ICO fines councils for losing laptops

10 February 2011

On 8 February 2011 the Information Commissioner’s Office (“ICO”) issued two monetary penalty notices for serious breaches of the Data Protection Act.

Ealing Council and Hounslow Council were fined £80,000 and £70,000 respectively for the loss of two unencrypted laptops containing sensitive personal information.  (This might be considered rather unfair on the poor council tax payers of Ealing and Hounslow, though like those councils' own parking fines, the ICO have applied a discount for early payment.)

Four fines have now been imposed.  The first two fines, imposed in November 2010, were covered in a previous posting on this blog.


Ealing Council provided an out-of-hours service on behalf of both councils, which relied on the use of laptops to record information about individuals.  Two of these laptops were lost.  There was no evidence to suggest that the data held on the computers had been accessed and no complaints from those affected was received.  However, there was still held to be a significant risk to the privacy of the affected individuals.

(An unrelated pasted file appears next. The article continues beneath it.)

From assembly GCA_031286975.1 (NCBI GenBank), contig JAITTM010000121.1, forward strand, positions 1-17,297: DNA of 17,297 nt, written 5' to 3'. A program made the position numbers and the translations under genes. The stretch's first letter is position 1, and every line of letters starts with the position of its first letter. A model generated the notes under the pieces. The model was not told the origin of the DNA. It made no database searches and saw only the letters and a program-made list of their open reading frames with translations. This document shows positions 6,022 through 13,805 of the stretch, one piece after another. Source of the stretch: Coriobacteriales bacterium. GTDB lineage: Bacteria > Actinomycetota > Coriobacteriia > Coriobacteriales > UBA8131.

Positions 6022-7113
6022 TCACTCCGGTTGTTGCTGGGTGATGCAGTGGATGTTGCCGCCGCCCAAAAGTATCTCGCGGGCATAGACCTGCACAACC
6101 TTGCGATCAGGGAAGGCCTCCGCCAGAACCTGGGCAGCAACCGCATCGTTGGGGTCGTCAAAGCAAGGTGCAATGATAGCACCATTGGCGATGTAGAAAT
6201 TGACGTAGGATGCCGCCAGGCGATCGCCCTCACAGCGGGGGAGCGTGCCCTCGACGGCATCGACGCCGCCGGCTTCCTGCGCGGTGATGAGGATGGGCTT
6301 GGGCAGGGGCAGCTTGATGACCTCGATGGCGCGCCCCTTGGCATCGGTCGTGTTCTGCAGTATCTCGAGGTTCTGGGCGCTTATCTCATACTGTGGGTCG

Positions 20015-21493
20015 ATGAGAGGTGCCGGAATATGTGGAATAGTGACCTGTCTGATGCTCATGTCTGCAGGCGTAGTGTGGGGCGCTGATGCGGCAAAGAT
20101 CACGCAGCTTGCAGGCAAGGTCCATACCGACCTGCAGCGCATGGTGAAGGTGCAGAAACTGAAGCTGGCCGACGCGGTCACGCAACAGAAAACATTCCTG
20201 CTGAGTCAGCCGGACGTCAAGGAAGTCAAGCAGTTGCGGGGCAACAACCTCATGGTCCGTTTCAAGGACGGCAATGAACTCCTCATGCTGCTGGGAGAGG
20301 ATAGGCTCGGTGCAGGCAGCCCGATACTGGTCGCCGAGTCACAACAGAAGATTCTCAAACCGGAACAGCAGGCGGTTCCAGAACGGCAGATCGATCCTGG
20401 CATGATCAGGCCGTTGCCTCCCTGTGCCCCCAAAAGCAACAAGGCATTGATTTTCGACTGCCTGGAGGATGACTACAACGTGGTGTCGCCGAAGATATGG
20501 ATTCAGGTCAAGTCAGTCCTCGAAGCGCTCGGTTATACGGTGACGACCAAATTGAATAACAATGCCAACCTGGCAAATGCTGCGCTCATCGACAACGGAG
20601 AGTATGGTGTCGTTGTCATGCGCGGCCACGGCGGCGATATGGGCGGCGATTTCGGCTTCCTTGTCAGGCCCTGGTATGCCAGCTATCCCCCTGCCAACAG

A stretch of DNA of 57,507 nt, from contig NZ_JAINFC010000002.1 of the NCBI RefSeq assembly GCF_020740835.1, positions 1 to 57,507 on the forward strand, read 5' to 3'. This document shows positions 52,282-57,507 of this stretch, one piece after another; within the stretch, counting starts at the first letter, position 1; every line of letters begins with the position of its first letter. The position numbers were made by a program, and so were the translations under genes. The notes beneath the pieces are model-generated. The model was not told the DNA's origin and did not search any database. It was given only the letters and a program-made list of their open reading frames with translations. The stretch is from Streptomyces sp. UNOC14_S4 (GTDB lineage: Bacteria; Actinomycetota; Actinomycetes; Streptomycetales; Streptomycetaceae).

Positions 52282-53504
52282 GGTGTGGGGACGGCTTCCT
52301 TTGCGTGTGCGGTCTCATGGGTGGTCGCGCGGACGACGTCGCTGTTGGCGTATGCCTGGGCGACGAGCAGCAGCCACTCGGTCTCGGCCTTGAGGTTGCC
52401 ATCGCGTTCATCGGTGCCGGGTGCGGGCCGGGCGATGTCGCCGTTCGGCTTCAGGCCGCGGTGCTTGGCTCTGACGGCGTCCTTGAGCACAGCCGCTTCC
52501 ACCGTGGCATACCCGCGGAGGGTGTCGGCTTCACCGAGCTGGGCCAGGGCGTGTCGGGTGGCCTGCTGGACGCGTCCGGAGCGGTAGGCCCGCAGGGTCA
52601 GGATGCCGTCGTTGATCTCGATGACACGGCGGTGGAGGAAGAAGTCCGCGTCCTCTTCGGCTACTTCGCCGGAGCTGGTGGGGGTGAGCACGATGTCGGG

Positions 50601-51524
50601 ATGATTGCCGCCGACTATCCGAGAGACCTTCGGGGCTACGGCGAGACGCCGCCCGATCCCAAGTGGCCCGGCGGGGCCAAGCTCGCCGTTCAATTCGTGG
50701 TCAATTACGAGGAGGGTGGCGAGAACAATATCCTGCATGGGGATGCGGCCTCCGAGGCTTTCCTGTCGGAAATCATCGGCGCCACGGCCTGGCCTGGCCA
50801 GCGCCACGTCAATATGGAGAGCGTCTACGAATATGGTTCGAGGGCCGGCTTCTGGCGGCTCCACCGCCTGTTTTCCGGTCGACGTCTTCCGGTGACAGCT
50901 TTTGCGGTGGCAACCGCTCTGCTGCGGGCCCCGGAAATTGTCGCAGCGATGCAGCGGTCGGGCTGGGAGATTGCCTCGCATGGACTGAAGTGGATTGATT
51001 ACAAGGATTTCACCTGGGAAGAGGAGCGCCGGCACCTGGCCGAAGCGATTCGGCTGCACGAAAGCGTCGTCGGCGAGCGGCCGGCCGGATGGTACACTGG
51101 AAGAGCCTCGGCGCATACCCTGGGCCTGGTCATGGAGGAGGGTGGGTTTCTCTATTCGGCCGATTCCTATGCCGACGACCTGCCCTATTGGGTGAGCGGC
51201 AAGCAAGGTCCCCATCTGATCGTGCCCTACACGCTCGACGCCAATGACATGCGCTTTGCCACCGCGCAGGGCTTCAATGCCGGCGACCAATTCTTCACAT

As with the two previous occasions that gave rise to fines, the ground on which the fine was imposed was a failure to comply with the seventh data protection principle (the need to take "appropriate technical and organisational measures") to protect data.  The specific failure was the failure to encrypt the data.

The press release by the ICO is here.  The notices are here and here.


The following lessons emerge:

    • Laptops and other off-site devices should be encrypted if they contain sensitive personal information.  Password protection alone is not adequate.
    • It is not enough to have a data security policy in place; this must also be adhered to by employees.  This requires employee training and the promotion of general awareness of data protection issues.
    • Data processing cannot simply be outsourced without checking that the data being handed over is properly protected, and will continue to be treated in such a way.

See further section 5.8.1 of the Privacy Law Handbook

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